Monday, September 10, 2018

One More Voice Weighing in on Serena Williams at the 2018 US Open: From Start to Finish

I don't know a 19th hole in America that wasn't talking about the 2018 Womens' Final at the US Open in its aftermath. Naomi Osaka defeated Serena Williams 6-2, 6-4 in what was much more than an upset. Radio, TV, newsprint, highlight (and lowlight) reels, confer this championship match was a lose-lose. A friend shared the Washington Post article At U.S. Open, power of Serena Williams and Naomi Osaka is overshadowed by an umpire’s power play by the four-time AP Sportswriter of the year Sally Jenkins. I think he knows that I a) appreciate great sportswriting and b) am interested in reading all things, Serena Williams. 
I spent much of 24 hours after the match deconstructing what transpired under the lights in Queens, NY. Curious to learn what Jenkins'  "Sports Perspective" might offer, as of 9:00 a.m. PDT on the morning after the match, there were 5.7k comments. 5700 different insights, questions, complaints, judgments and jeers and jabs. 5,700! By the time I got home that evening, the number had grown to 7.1k. I have asked myself: Why do so many people feel the need to weigh in? And in the spirit of equal opportunity, How am I any different? In other words: Why write a posting about another sporting Boogate when the market must be saturated? Simple answer is because it's Serena. The longer answer is...because it's Serena. Here's what I got.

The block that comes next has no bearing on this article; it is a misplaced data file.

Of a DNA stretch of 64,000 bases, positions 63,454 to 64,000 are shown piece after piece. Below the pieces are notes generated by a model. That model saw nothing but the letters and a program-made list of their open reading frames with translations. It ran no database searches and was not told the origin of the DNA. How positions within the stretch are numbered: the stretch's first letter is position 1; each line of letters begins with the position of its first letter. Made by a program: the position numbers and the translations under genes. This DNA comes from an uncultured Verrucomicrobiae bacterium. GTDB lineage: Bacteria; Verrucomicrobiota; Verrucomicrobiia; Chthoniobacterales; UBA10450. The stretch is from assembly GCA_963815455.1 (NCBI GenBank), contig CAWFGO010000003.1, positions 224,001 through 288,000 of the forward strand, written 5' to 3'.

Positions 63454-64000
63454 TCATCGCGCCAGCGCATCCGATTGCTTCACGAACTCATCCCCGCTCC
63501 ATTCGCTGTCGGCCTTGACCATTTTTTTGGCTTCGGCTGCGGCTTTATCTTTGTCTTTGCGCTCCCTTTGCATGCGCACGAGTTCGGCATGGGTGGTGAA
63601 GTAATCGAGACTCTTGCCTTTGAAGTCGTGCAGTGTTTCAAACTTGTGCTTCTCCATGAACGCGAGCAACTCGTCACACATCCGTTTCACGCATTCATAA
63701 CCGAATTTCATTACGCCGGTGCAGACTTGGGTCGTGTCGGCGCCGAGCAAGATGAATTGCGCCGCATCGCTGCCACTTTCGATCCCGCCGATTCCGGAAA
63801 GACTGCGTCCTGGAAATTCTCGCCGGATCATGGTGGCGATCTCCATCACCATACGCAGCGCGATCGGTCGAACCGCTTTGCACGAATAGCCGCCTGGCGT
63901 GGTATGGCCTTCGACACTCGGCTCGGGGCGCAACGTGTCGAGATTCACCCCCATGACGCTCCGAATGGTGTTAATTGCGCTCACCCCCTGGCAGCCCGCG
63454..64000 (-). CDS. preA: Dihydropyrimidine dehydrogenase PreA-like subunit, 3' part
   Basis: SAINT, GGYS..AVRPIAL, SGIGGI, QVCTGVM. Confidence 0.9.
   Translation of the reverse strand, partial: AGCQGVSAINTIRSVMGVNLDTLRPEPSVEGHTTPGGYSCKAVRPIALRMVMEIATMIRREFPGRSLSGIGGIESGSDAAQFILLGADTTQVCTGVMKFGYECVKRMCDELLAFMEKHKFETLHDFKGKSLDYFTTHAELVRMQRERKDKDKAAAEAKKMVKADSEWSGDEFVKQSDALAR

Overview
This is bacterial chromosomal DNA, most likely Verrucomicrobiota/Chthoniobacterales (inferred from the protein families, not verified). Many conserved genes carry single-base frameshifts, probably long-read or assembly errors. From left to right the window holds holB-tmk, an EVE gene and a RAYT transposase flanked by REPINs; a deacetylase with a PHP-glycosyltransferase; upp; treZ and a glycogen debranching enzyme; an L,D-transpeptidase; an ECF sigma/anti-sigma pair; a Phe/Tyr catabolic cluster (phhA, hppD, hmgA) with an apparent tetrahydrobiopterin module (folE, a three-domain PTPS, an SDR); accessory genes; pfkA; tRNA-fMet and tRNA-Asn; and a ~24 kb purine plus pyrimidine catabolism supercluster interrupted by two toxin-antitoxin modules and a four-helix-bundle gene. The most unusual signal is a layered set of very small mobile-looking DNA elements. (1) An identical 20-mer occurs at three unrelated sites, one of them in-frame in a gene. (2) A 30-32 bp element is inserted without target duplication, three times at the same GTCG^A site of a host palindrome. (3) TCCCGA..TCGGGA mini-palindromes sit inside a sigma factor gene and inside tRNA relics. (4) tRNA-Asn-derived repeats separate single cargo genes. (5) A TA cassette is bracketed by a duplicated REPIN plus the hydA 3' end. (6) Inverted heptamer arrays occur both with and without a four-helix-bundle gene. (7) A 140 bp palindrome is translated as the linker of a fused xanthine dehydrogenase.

1. From the start....
Distraction seemed to find Serena from the get-go of the 2018 US Open. On August 25, French Tennis Federation president Bernard Giudicelli announced the French Open will be introducing a new, more restrictive dress code moving forward. He explained this decision by saying ‘’I think that sometimes we’ve gone too far” and “[the catsuit] will no longer be accepted. One must respect the game and the place.’’ Though it was largely understood that Williams wore the attire for a functional purpose—preventing blood clots—Serena was unencumbered by the decision. She said "We already talked. We have a great relationship," Williams said of Giudicelli, laughing as she added, "Everything is fine, guys" and instead, Serena found a new flair in wearing a tutu.